Model View Definition (MVD) - An Introduction

What is an MVD?

In general, a MVD, or "Model View Definition", is a selection of entities of the overall IFC schema to describe facilitate a specific use or workflow. MVDs can be as broad as nearly the entire schema (e.g. for archiving a project) or as specific as a couple object types and associated data (e.g. for pricing a curtain wall system).

To support BIM interoperability across hundreds of software applications, industry domains, and regions worldwide, the IFC schema is designed to accommodate many different configurations and levels of detail. For example, a wall can be represented:

  • as a line (or curve) segment between two points;
  • as one of many types of 3D geometry for visualization and analysis (such as extruded solids or triangulated surfaces);
  • as simple forms or with specific construction detail (capturing individual studs, pipe fittings, wiring, etc.)...

...along with data such as engineering properties, responsible party, scheduling, and cost information. But not every domain expert in the design, procurement, fabrication, and operations processes of a project need all the same information delivered or received.

Due to the large scope, IFC is not implemented in software. IFC is the large set of agreements; an MVD uses entities from IFC to define an exchange standard for a specific use-case or workflow. This exchange standard (MVD) is being implemented by Software Vendors.

Because an MVD is being implemented by Software Vendors, MVDs are the base against which the Software Certification takes place. Software implementations are checked against the requirements of an MVD.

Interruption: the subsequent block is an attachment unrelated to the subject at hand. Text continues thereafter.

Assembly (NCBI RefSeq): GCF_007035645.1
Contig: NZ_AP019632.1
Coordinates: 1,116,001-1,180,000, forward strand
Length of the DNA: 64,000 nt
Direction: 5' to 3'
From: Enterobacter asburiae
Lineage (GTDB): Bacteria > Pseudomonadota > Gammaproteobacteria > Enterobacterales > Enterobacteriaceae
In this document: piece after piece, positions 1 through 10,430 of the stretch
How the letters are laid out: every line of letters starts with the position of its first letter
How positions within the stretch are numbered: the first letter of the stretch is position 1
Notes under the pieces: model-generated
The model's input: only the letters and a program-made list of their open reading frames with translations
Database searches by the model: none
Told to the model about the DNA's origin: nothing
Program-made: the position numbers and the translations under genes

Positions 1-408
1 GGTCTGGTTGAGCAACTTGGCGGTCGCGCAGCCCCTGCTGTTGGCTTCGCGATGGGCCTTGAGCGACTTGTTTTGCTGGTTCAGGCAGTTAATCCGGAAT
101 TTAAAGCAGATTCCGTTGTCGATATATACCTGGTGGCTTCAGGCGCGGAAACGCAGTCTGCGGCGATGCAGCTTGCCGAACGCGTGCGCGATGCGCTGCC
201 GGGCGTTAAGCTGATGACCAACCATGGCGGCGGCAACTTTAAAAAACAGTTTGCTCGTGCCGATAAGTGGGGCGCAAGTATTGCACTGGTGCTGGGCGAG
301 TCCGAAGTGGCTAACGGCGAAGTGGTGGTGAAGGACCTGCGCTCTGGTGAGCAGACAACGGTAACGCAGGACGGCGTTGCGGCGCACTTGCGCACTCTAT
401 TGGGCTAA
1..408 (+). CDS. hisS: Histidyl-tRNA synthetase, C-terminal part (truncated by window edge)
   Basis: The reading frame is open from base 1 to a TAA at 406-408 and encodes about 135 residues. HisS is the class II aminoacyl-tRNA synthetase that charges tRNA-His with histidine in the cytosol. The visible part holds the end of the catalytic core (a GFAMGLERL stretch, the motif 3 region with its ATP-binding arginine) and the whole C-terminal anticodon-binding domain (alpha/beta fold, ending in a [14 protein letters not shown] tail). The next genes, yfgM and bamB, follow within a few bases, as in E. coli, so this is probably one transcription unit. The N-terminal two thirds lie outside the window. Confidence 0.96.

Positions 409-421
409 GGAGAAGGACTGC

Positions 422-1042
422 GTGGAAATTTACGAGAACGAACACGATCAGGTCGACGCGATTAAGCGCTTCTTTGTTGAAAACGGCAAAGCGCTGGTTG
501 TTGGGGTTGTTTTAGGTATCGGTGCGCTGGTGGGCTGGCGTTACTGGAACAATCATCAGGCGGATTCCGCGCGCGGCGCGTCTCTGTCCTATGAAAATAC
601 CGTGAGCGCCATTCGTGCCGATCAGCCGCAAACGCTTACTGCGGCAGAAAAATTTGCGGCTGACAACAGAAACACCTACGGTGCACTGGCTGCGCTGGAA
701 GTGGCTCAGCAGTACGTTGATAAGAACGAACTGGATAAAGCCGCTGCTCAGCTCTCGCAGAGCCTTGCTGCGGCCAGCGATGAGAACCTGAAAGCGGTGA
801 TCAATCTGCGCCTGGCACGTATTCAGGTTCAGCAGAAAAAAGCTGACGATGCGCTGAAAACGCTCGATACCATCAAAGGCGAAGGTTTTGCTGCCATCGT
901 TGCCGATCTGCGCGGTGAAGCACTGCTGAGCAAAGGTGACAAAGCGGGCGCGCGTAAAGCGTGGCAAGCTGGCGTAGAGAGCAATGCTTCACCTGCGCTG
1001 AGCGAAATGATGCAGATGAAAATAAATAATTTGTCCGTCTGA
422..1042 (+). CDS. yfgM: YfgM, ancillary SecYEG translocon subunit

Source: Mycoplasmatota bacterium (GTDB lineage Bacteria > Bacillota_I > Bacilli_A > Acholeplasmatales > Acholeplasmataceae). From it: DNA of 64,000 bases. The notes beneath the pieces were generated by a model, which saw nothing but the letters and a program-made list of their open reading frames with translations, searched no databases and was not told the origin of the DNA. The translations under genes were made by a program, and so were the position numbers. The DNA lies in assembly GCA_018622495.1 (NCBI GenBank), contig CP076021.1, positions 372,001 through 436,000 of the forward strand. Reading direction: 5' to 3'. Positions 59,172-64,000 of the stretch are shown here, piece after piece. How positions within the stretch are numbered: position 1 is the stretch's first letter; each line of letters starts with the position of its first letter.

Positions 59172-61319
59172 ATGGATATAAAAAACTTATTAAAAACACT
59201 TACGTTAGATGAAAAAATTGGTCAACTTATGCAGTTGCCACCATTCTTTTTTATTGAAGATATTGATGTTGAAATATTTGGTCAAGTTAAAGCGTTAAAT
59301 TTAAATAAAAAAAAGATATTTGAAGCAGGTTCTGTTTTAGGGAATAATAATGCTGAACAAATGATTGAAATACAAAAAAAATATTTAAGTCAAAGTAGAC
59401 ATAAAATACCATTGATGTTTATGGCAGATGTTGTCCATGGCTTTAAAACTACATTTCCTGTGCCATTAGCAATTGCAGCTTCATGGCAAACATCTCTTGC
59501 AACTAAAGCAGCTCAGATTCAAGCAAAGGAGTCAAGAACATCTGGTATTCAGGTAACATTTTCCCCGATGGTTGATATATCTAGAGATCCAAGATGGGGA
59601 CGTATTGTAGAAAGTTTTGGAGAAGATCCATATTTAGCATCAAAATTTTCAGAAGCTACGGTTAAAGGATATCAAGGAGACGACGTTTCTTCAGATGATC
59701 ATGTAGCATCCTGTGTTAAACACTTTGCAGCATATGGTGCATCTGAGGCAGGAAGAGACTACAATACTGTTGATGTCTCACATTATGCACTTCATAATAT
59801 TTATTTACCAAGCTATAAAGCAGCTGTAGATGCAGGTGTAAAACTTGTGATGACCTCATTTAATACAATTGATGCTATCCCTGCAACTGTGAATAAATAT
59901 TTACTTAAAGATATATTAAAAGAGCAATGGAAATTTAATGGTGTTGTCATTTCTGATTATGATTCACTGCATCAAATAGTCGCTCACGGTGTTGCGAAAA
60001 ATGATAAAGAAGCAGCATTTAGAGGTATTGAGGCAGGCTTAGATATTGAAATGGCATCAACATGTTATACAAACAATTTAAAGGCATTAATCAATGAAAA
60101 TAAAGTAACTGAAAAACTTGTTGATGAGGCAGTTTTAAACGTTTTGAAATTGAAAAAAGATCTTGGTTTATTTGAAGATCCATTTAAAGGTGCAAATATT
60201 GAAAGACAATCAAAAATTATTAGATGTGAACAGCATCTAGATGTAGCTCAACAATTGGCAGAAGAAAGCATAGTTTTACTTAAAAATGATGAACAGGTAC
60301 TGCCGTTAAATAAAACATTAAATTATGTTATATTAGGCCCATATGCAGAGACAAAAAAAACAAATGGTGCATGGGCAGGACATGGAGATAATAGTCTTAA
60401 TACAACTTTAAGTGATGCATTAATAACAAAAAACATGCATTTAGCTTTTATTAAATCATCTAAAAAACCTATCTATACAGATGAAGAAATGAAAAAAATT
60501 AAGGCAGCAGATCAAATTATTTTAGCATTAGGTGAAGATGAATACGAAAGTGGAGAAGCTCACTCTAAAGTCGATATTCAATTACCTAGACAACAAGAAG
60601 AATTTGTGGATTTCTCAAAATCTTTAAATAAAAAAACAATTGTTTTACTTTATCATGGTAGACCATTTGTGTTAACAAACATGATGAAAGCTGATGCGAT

Example #1

An architect is sending a simple model to the client to place within a larger urban context model, allowing the client to visualize the design, the architect does not need to send all the complex modeling operations data (e.g. CSG) and object attributes, but can send a simple surface-based geometry model with simple color or texture mapping.

Example #2

Precast manufacturers define how they want to receive IFC data. They define the use of assemblies, and that they need to have precise geometry represented with BREPs. Additionally they define what properties Precast elements should have.

Who supports MVDs?

All software applications that support the export of BIM data via IFC have some kind of MVD support. Typically, a BIM-authoring tool will have a list of MVD options in their IFC export user interfaces. Depending on the type of BIM tool, the MVD support will differ because of the domain the application serves, such as space planning, architectural, structural, or building system MVDs.

MVDs can be created in several ways. Separate publications of an MVD (like COBie) documentation package are often seen, but the use of mvdXML is also an option.

An overview of known MVDs can be found in our MVD database.

Future of MVDs

For a long time, everyone could create their own MVD and approach software vendors to implement it. This created a situation with several MVDs that have been created are not interoperable with each other, and need additional efforts for implementation in Software tools. Therefore IFC 4.3.x  will have a few base MVDs that are defined by buildingSMART as a base for multiple use-cases.

In IFC5, this will be further restricted to guarantee interoperability between different domains and software implementations of IFC. IFC5 will be modular with a shared base. The definition of exchange requirements will be done using Information Delivery Specifications (IDS). More on this on the Technical Roadmap page.